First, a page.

Special Issue "Air Pollution, Cloud, and Climate Interactions"
A special issue of Climate (ISSN 2225-1154).
Deadline for manuscript submissions: closed (31 December 2016)
Prof. Dr. Yang Zhang
Department of Marine, Earth and Atmospheric Sciences, North Carolina State University, Raleigh, NC 27695-8208, USA
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Interests: air pollution modeling and assessment; atmospheric chemistry and transport; chemistry and dynamics of atmospheric aerosols; sensitivity; uncertainty; and process analysis; interactions among air quality; meteorology; climate change; earth system modeling
Dr. Jiwen Fan
Air pollution and climate change are two major environmental problems occurring at various spatial scales from local to global scales. It has been a consensus that anthropogenic air pollutants are responsible for air quality degradation, human health effects, and adverse climate changes. The complex feedback mechanisms between air pollution and climate change such as aerosol-cloud-radiation-precipitation interactions pose unprecedented challenges for the mitigation of air pollution and adverse climate change. Despite a historic separation of the research communities for tackling the two issues, their interplays through various feedback mechanisms are receiving increasing attentions by both research and regulatory communities. Understanding of those complex feedback mechanisms requires coordinated, multidisciplinary research efforts as some emission control strategies aiming at reducing air pollution might exacerbate adverse climate change in some particular regions (e.g., reduction of sulfate improves air quality but might enhance local warming). Integrated mitigation strategies are thus required to effectively address both issues.This Special Issue welcomes contributions that advance our scientific understanding of air pollution, cloud, and climate interactions in terms of both observation and modeling at various spatial scales ranging from small process scale to global scale and at various temporal scales ranging from short-term (on an order of days) to long-term (on an order of multi-decades). We invite submissions of novel, original investigation and review papers that have important scientific and policy implications.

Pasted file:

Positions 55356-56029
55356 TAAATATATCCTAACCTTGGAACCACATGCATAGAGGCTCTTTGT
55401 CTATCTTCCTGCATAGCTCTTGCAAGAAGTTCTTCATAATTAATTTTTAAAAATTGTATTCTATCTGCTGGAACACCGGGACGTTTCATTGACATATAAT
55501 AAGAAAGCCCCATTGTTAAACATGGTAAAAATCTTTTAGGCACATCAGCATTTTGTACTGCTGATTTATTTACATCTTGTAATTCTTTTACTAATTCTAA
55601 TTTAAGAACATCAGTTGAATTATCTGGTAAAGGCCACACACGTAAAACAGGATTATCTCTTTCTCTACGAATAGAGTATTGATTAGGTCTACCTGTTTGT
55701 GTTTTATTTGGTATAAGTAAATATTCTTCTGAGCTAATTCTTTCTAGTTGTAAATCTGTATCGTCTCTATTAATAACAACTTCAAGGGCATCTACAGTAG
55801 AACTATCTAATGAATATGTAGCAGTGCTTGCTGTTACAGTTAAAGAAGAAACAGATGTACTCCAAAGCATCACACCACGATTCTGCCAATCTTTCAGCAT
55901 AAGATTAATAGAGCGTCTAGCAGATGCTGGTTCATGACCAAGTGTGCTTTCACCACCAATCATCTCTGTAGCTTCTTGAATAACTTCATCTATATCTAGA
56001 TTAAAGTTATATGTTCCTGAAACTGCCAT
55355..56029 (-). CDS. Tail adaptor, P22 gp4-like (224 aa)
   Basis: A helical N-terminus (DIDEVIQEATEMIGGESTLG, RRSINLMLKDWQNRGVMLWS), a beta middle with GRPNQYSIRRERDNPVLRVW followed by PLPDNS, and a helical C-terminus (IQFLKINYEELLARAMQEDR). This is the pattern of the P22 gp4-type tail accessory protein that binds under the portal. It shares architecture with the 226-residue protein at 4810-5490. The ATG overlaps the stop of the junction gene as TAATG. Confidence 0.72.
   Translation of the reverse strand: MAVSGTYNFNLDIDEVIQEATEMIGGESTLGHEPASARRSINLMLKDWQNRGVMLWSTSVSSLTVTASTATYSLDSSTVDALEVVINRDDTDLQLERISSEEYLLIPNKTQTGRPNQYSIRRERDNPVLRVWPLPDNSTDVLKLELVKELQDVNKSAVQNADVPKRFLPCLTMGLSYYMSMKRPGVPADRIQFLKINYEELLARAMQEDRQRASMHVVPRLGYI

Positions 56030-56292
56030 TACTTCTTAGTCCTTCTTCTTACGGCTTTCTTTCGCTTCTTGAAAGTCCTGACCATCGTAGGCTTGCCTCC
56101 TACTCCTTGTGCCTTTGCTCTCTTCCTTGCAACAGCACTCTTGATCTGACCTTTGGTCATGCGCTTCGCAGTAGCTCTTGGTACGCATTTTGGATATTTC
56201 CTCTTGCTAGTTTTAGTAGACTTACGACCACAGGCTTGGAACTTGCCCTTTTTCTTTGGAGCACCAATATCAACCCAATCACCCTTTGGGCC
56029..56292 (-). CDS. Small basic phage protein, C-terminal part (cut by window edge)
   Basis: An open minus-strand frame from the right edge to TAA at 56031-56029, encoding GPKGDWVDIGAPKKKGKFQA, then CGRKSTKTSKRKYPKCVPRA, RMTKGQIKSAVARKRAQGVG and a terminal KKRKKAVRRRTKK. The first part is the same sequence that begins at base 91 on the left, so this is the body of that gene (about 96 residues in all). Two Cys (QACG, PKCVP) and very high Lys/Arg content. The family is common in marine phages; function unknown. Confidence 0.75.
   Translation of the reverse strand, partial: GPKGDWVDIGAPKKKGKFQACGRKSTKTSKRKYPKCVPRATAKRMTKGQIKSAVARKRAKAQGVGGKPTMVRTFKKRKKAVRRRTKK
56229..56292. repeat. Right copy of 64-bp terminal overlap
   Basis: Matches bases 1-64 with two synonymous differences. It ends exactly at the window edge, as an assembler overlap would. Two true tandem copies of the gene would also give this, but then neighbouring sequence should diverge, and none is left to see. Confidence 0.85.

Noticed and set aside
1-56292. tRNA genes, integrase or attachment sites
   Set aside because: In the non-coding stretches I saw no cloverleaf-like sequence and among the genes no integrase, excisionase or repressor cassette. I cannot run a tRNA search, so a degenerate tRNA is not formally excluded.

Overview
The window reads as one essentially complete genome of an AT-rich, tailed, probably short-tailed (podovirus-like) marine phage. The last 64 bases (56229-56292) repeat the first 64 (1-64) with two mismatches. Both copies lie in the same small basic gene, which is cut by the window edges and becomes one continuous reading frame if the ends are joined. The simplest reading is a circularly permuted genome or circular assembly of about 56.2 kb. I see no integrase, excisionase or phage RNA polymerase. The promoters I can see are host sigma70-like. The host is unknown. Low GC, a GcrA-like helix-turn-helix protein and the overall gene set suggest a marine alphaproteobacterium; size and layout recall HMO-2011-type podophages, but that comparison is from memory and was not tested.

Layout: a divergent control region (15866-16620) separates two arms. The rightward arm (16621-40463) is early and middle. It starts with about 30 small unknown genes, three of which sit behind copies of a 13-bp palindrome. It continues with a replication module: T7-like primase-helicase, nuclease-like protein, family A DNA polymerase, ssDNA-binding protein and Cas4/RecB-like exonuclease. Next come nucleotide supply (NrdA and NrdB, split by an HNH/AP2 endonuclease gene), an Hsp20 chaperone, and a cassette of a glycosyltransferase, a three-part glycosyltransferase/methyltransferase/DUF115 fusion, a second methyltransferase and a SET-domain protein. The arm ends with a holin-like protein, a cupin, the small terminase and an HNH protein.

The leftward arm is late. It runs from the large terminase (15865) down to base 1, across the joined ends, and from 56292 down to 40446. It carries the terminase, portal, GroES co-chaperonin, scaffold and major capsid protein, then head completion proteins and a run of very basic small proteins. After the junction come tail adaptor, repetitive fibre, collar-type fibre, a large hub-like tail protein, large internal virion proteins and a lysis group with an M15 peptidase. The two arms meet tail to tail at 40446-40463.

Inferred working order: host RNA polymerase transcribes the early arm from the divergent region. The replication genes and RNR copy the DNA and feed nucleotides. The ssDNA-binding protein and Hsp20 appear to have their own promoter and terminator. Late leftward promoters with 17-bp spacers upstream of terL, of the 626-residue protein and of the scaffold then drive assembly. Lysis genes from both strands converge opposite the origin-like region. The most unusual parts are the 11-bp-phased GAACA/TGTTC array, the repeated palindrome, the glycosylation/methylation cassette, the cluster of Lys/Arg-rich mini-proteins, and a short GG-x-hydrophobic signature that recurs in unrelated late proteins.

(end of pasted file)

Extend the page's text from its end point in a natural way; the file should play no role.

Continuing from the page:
Prof. Dr. Yang Zhang
Dr. Jiwen Fan
Manuscript Submission Information
Manuscripts should be submitted online at www.mdpi.com by registering and logging in to this website. Once you are registered, click here to go to the submission form. Manuscripts can be submitted until the deadline. All papers will be peer-reviewed. Accepted papers will be published continuously in the journal (as soon as accepted) and will be listed together on the special issue website. Research articles, review articles as well as short communications are invited. For planned papers, a title and short abstract (about 100 words) can be sent to the Editorial Office for announcement on this website.
Submitted manuscripts should not have been published previously, nor be under consideration for publication elsewhere (except conference proceedings papers). All manuscripts are thoroughly refereed through a single-blind peer-review process. A guide for authors and other relevant information for submission of manuscripts is available on the Instructions for Authors page. Climate is an international peer-reviewed open access quarterly journal published by MDPI.
Please visit the Instructions for Authors page before submitting a manuscript. The Article Processing Charge (APC) for publication in this open access journal is 550 CHF (Swiss Francs). Submitted papers should be well formatted and use good English. Authors may use MDPI's English editing service prior to publication or during author revisions.
- Anthropogenic emissions and air pollution
- Anthropogenic climate change
- Impact of greenhouse gases on climate
- Aerosol direct, semi-direct, and indirect effects
- Aerosol-cloud-radiation-climate-precipitation interactions
- Integrated emission reduction strategy for pollution control and climate mitigation
- Impact of black carbon on radiation and climate
- Climatic impacts of secondary organic aerosol